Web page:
Persons attending parties or other events during the Christmas celebrations are being reminded to be mindful of their safety.
The police advises individuals to be alert and vigilant when attending these events, as while they may not be the target of persons carrying out nefarious activities, they could be inadvertently affected.
Head of the Jamaica Constabulary Force (JCF) Corporate Communications Unit (CCU), Senior Superintendent of Police (SSP) Stephanie Lindsay, told a Jamaica Information Service (JIS) ‘Think Tank’ on December 14 that while the police conduct their risk assessment of these eventualities, patrons must also take personal responsibility for their safety.
“You can become a victim by just being a patron at an event, and individuals there may be having conflicts. You need to make certain checks before you go to events. Are there issues… [in]… the area that the event is being held… that could impact me? You [should also] arrange your transportation [and determine] how will you get there and how will you get home,” SSP Lindsay said.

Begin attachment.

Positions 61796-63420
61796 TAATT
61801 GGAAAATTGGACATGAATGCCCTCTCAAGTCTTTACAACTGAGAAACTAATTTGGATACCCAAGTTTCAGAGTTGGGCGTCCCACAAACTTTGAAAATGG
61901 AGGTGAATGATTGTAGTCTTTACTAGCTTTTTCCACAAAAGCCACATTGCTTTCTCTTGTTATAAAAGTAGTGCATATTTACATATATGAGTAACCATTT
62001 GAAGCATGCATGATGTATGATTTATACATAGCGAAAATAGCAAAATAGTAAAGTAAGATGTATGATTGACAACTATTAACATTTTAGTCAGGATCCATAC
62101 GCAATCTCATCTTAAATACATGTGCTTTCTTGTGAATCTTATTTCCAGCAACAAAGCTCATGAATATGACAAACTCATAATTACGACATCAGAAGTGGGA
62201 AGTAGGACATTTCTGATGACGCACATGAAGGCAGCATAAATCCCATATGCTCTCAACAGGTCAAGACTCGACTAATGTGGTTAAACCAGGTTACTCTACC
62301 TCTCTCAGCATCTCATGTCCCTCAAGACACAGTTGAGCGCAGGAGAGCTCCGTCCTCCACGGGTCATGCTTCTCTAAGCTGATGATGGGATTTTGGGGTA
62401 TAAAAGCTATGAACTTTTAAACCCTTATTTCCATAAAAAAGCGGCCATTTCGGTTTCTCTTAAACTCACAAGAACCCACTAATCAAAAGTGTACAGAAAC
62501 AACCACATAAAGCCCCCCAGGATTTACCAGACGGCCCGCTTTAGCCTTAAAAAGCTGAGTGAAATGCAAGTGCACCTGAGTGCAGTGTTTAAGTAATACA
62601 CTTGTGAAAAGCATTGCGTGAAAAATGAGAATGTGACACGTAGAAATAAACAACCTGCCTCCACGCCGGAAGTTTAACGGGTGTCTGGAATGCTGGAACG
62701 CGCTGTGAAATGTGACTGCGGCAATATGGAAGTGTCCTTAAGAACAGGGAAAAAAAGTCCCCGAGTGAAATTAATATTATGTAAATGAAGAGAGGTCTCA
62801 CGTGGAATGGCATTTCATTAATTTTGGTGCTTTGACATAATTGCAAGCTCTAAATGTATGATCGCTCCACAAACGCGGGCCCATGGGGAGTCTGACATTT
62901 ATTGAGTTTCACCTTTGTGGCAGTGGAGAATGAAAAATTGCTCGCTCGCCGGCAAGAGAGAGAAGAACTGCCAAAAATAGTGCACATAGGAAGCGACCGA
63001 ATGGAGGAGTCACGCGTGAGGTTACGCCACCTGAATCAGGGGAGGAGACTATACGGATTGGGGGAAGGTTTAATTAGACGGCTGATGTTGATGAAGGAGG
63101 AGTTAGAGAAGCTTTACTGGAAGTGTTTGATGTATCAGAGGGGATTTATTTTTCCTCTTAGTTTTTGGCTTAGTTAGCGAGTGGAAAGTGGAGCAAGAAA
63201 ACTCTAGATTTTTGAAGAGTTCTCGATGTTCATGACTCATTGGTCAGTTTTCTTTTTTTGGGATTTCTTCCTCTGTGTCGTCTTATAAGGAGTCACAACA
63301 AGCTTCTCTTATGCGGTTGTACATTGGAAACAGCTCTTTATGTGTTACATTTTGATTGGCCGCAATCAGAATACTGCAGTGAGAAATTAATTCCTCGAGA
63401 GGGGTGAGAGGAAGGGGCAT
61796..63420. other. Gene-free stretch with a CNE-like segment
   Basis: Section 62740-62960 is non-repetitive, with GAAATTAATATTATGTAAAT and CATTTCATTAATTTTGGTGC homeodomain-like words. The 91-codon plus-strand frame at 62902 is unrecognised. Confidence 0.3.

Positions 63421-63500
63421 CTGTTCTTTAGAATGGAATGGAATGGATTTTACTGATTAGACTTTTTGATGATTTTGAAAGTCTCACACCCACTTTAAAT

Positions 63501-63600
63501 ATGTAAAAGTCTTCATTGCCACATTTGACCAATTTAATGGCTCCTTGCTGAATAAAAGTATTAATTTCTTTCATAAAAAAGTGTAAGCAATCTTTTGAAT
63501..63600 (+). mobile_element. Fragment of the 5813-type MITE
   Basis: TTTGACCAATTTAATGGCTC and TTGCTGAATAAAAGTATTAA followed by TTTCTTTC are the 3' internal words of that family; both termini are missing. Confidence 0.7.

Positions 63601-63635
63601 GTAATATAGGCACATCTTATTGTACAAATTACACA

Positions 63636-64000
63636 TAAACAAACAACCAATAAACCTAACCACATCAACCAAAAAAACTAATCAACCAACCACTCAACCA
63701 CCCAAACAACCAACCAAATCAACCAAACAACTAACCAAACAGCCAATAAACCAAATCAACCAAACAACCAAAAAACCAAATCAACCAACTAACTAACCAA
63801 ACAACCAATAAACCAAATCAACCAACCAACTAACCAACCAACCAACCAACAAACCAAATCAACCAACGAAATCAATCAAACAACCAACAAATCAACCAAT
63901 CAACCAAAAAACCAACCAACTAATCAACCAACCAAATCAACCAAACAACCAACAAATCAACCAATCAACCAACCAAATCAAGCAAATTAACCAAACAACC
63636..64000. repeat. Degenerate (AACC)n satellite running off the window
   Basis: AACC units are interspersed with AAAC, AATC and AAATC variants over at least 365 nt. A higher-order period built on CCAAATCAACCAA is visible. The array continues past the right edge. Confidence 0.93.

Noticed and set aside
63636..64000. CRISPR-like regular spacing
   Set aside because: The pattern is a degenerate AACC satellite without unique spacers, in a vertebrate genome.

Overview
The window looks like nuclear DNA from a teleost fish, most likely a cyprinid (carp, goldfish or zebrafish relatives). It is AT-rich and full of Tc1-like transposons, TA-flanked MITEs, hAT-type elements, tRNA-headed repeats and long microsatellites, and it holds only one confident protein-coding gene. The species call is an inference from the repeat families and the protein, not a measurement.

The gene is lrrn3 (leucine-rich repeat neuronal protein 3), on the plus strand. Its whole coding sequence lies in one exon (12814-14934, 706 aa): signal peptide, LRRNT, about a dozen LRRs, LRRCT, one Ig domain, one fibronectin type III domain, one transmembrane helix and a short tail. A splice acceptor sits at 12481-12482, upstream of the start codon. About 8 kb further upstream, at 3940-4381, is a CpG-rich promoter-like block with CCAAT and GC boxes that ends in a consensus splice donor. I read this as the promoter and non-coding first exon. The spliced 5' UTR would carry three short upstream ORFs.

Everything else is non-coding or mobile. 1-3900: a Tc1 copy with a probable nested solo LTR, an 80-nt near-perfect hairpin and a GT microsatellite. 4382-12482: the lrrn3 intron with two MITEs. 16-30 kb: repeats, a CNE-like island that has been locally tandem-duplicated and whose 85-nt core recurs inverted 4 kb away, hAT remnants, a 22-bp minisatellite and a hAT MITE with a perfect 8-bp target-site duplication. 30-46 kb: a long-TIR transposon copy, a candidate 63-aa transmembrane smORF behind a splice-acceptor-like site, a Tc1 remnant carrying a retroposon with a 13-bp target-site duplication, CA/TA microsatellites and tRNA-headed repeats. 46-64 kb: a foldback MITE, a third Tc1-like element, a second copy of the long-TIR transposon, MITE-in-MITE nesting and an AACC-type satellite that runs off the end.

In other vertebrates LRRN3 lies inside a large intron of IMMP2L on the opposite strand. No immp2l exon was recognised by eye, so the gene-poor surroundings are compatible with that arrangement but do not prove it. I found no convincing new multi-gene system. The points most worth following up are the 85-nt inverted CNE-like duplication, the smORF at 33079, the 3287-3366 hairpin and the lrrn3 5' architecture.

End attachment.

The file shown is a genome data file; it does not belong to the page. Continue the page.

She explained that the safety of persons is of great importance to the police, adding that assessments are done before event permits are granted.
“We also do what we call a threat and risk assessment [where], if you’re having an event in an area where [there is] ongoing gang feud, violence, [and] unresolved conflicts that the perpetrators could use the public gathering as an opportunity to attack persons who are their intended target, then we won’t grant a permit,” SSP Lindsay pointed out.
“The safety of patrons is very big. It’s something that we look at as a priority when granting event permits, and that is why there are some instances where people apply for a permit and they are not granted, because of safety and security concerns,” she added.
The senior officer also advises persons not to become intoxicated at events, which would hamper their ability to think and respond clearly.
“You… want to make sure that you don’t drink too much [to the point] where you are not very conscious of what’s happening around [you]. At the event, you still need to be careful [and] look to see what’s happening,” SSP Lindsay emphasised.
She pointed out that, in some instances, party promoters have agreements with ride sharing companies, who provide transportation for persons after events.
“You don’t want to be intoxicated and going to take a taxi, [and] you’re not sure you’re taking a legitimate taxi, and become a victim,” SSP Lindsay further underscored.